Thursday, April 19, 2018

Doofus Of The Day #1,005

Today's award goes to the person or persons at Deutsche Bank responsible for making a transfer in error . . . a payment that exceeded the entire market value of the bank!

A routine payment went awry at Deutsche Bank AG last month when Germany’s biggest lender inadvertently sent 28 billion euros ($35 billion) to an exchange as part of its daily dealings in derivatives, according to a person familiar with the matter.

The errant transfer occurred about a week before Easter as Deutsche Bank was conducting a daily collateral adjustment, the person said. The sum, which far exceeded the amount it was due to post, landed in an account at Deutsche Boerse AG’s Eurex clearinghouse.

The error ... was quickly spotted and no financial harm suffered.

. . .

While such errors do occur, the amount involved -- more than the bank’s market capitalization of around 24 billion euros -- is highly unusual, according to the person.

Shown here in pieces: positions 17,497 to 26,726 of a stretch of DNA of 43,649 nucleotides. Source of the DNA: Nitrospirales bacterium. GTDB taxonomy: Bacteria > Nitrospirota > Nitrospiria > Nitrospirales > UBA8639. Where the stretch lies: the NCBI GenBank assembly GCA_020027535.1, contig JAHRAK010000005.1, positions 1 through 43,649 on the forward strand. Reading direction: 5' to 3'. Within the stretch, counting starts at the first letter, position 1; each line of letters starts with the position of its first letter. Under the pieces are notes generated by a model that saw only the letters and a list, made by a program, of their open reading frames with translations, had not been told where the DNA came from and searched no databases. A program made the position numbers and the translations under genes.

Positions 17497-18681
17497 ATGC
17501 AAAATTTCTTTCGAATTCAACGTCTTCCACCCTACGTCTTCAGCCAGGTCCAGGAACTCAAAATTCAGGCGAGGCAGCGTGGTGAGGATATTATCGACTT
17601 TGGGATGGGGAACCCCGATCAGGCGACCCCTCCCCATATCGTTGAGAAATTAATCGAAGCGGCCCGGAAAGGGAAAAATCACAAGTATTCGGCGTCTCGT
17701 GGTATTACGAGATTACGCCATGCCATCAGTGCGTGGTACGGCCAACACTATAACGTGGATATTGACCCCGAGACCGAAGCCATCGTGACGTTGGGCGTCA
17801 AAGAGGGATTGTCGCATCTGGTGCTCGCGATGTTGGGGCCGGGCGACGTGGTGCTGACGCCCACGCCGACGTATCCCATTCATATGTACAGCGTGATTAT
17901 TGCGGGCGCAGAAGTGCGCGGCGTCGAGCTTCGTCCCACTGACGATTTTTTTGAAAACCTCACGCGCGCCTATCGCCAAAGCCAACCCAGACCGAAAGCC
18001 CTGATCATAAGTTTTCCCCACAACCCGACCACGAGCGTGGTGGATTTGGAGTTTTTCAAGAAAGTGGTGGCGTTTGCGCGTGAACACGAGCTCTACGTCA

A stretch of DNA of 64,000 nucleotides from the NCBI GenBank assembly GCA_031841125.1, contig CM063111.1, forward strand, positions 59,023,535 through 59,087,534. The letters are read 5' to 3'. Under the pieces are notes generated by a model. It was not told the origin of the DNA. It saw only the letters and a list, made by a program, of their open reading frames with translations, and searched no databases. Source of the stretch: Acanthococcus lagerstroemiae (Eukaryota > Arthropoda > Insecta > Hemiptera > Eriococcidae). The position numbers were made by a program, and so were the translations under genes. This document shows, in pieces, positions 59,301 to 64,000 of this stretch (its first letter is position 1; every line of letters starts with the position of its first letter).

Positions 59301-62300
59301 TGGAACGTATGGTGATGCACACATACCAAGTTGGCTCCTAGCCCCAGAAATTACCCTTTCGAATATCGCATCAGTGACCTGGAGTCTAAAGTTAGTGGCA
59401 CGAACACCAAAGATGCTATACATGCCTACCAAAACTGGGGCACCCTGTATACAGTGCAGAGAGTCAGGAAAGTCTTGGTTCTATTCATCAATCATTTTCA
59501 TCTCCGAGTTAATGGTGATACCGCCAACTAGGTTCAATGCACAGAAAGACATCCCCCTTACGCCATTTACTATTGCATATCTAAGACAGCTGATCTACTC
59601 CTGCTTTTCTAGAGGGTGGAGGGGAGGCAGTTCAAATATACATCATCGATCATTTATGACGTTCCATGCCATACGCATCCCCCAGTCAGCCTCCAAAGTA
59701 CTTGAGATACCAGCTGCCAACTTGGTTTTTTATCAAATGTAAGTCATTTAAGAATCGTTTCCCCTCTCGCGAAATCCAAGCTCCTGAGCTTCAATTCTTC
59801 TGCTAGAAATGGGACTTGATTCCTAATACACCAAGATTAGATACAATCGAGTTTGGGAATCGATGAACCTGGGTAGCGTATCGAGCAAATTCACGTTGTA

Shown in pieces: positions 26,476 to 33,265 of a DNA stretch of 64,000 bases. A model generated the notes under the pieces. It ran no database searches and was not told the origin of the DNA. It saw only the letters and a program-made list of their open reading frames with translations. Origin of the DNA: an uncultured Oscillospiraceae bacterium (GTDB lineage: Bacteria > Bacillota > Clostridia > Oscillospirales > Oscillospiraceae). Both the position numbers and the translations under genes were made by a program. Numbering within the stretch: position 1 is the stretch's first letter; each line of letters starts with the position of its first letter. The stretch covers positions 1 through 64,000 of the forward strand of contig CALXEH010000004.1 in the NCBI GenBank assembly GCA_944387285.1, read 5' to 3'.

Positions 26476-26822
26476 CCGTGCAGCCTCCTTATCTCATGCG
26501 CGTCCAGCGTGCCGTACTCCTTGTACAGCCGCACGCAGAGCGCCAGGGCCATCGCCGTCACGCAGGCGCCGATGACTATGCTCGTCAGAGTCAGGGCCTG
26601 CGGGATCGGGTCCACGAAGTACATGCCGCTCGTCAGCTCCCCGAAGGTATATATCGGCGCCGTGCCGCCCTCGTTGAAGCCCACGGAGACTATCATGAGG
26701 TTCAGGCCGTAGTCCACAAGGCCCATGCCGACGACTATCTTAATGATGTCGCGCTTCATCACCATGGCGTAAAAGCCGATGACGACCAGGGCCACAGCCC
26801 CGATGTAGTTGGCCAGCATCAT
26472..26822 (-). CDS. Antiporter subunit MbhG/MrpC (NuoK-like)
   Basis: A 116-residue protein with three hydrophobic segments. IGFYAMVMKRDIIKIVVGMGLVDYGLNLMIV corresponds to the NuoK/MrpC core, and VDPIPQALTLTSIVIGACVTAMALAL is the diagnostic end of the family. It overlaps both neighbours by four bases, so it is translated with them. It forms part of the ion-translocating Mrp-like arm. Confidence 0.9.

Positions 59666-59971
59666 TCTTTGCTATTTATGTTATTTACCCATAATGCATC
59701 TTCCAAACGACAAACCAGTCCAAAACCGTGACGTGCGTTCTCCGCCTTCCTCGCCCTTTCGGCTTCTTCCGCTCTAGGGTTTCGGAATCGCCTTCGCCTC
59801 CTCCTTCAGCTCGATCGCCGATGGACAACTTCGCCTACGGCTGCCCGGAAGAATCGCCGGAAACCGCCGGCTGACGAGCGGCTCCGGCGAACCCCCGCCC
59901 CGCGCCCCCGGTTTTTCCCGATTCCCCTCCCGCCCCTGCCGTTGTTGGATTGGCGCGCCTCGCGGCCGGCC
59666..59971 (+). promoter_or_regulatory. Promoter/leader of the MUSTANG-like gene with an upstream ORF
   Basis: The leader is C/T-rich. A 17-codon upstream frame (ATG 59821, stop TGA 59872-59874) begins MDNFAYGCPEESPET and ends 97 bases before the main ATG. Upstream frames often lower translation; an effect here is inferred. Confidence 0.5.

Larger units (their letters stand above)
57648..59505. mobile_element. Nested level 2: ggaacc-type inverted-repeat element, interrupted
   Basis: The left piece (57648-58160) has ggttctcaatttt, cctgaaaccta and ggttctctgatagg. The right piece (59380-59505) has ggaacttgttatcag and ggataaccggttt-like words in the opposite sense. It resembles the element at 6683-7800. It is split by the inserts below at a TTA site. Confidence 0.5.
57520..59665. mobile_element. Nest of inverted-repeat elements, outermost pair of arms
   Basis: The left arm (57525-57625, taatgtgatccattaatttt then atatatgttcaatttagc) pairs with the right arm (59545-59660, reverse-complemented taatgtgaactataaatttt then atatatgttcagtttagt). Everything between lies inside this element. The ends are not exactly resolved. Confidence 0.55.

There's more at the link.

Dammit, why do such banking errors never end up in my account?  I'm not sure how much of $35 billion I could withdraw and/or spend before they noticed, but I'd work on it as hard and as fast as I could, I promise you!



Francis Turner said...

These things happen quite often. There's a recent example in Korea - - which seems to be more serious than the DB one in that it took longer to be caught.

I, once upon a time, was briefly the inadvertent holder of wheat futures because a broker's back office accidentally mingled my share sale transaction with the adjacent transaction to buy several million dollars of wheat futures. I got a lot of automatically generated paperwork requiring me to register as some kind of special investor because of those futures too. Happily before I could figure out what to do and whether I really needed to fill out the paperwork I was informed that the transaction had been voided and I should ignore it.

Borepatch said...

Math is hard, m'kay?

Glenn B said...

No wonder interest rates that are paid by banks are so low.